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Oct 6, 2016 7:00 PM




FROM THE EAST (Director: Chantal Akerman 1993,107min) is a haunting, nearly wordless record of Eastern Europe after the collapse of the Soviet Union, Akerman captures indelible images of people and places seemingly stuck in time: grand railway stations, stony-faced people lined up amid austere communist architecture, the otherworldly, snowbound landscapes of Moscow in winter’s twilight.


FROM THE EAST retraces a journey from the end of summer to deepest winter, from East Germany, across Poland and the Baltics, to Moscow. It is a voyage Chantal Akerman wanted to make shortly after the collapse of the Soviet bloc, "before it was too late," reconstructing her impressions in the manner of a documentary on the border of fiction. In this quasi-fictional documentary, Chantal Akerman delivers an impressionistic chronicle of the changing reality of Eastern Europe.

By filming "everything that touched me," Akerman sifts through and fixes upon sounds and images as she follows the thread of this subjective crossing. Without dialogue or commentary, FROM THE EAST is a cinematographic elegy.

The director’s eye for detail and painterly compositions yields something unique: a resonantly emotional travelogue. An Icarus Films release

What the media said:

“Monumental... Akerman’s method uncannily draws the spectator in... The people and places of FROM THE EAST may be unnamed, but they are not anonymous: Their images are indelible.” —Melissa Anderson, Artforum

“A travelogue through history... Akerman has described this elegant masterpiece as ‘documentary bordering on fiction’; it’s also a purely cinematic monument in time and space.” —J. Hoberman, The Village Voice

“A meditative and elegiac work... Rich in natural sound and a masterwork of mood and environment... Whether one sits and watches for five minutes or for the entire 110-minute running time, one will be rewarded.” —Dusty Somers, BlogCritics Video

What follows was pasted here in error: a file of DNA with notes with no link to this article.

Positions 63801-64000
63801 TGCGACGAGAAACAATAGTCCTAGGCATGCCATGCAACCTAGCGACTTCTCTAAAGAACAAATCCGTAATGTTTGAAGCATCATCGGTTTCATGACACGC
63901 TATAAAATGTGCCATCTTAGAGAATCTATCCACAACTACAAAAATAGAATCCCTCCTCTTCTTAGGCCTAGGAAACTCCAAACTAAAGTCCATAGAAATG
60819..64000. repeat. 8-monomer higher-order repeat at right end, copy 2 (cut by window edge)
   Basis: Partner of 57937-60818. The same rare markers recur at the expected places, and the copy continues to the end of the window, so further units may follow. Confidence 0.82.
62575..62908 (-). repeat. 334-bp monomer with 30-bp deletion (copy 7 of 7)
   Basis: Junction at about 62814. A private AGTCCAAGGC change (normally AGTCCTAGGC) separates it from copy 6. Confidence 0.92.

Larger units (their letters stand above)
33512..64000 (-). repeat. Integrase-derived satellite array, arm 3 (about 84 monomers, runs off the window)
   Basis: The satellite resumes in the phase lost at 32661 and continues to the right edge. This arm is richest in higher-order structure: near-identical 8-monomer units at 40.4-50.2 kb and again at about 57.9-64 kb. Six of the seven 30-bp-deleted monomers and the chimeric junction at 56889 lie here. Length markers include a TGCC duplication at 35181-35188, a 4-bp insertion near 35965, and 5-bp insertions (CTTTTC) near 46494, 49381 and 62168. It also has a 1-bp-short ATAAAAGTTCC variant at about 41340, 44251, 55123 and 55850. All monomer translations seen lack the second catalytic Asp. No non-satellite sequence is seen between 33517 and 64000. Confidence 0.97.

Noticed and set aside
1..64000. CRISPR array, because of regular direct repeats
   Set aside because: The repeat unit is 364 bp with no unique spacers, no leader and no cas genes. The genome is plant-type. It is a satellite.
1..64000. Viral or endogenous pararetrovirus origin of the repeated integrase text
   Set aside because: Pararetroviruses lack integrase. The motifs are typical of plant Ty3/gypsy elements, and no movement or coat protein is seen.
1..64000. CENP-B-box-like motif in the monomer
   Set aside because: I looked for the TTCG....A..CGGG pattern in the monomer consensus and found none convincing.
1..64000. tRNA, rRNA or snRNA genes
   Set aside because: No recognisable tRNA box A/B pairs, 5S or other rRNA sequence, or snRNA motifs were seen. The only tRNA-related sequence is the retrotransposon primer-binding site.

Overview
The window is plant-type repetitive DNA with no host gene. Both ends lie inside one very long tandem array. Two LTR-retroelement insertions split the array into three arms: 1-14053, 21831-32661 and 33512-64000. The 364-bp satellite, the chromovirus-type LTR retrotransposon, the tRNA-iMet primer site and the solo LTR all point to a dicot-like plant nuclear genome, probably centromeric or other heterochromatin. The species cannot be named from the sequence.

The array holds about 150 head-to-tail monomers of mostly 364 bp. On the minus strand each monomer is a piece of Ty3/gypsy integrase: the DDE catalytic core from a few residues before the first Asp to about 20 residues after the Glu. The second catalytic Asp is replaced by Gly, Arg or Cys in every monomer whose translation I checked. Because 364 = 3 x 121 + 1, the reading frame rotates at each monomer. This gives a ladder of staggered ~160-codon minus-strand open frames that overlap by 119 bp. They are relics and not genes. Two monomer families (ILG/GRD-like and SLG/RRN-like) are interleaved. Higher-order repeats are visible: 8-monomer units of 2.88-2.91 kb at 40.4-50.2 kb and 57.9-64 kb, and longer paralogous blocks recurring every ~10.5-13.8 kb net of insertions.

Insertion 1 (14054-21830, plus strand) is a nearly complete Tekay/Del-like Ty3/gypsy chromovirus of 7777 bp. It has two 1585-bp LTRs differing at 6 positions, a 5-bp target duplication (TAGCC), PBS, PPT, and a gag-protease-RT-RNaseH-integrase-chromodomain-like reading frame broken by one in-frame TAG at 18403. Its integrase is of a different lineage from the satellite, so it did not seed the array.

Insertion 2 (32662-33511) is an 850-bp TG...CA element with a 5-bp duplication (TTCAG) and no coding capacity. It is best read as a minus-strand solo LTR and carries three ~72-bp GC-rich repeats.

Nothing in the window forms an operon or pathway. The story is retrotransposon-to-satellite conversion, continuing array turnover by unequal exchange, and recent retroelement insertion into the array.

“Akerman takes satisfaction in the demanding nature of her films. Most directors feel complimented, she has said, when viewers say they are not aware of passing time: ‘But with me, you see the time pass. And you feel it pass. You sense that this is time that leads towards death... I’ve taken two hours of [your] life.’ After seeing FROM THE EAST, you will consider it time well spent.” —Livia Bloom, Film Comment

"Her camera shows flat landscapes and ribbons of city streets, modulated by the change of seasons, by the succession of day and night. The East is a space of muffled sounds, traversed by the footsteps of passers-by, sporadically pieced by music, laughter and strange interjections. It is an epidermal space: the camera slides over appearances ('like a caress', says Akerman)... The East, no longer monolithically impersonal, is shown as both familiar and completely strange. This is a haunting and, quite literally, extraordinary film."—Francette Pacteau, San Francisco Film Festival

"Taking her relentless cameras from East Germany to Russia, Akerman delivers an impressionistic report from the new front. Displaying her distinctive visual style, influenced by structuralism and minimalism, her journal unfolds as a procession of postcards ...Akerman captures the essence, if not the historical particulars, of a region on the move."—Emanuel Levy, Variety

"A subdued, atmospheric epic of contemporary Eastern Europe."—Frances Richard, Artforum

"One of Akerman's best films."—Jonathan Rosenbaum, Chicago Reader

"If this isn't a masterpiece, tear the word from your dictionary."—Stuart Klawans, The Nation

This experimental documentary is a compendium of striking images of Eastern Europe and its citizens in transition, following the collapse of the so-called Cold War. Places as diverse as Baltic beaches, and Moscow's snow-covered streets vie for attention along with the citizens of these places as they wait in lines, march in military formation, or stand idle in the waiting rooms of train stations. There is no narration, and no clear point (except the idea of transitions) is indicated by the beautifully chosen, enigmatic imagery. Indeed, there is not even much musical accompaniment. Fans of director Chantal Akerman's aggressively "non-commercial" work are likelier to find this film more appealing than the average viewer will. ~ Clarke Fountain, Rovi





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Oct 6, 2016 7:00 PM


Czech Center

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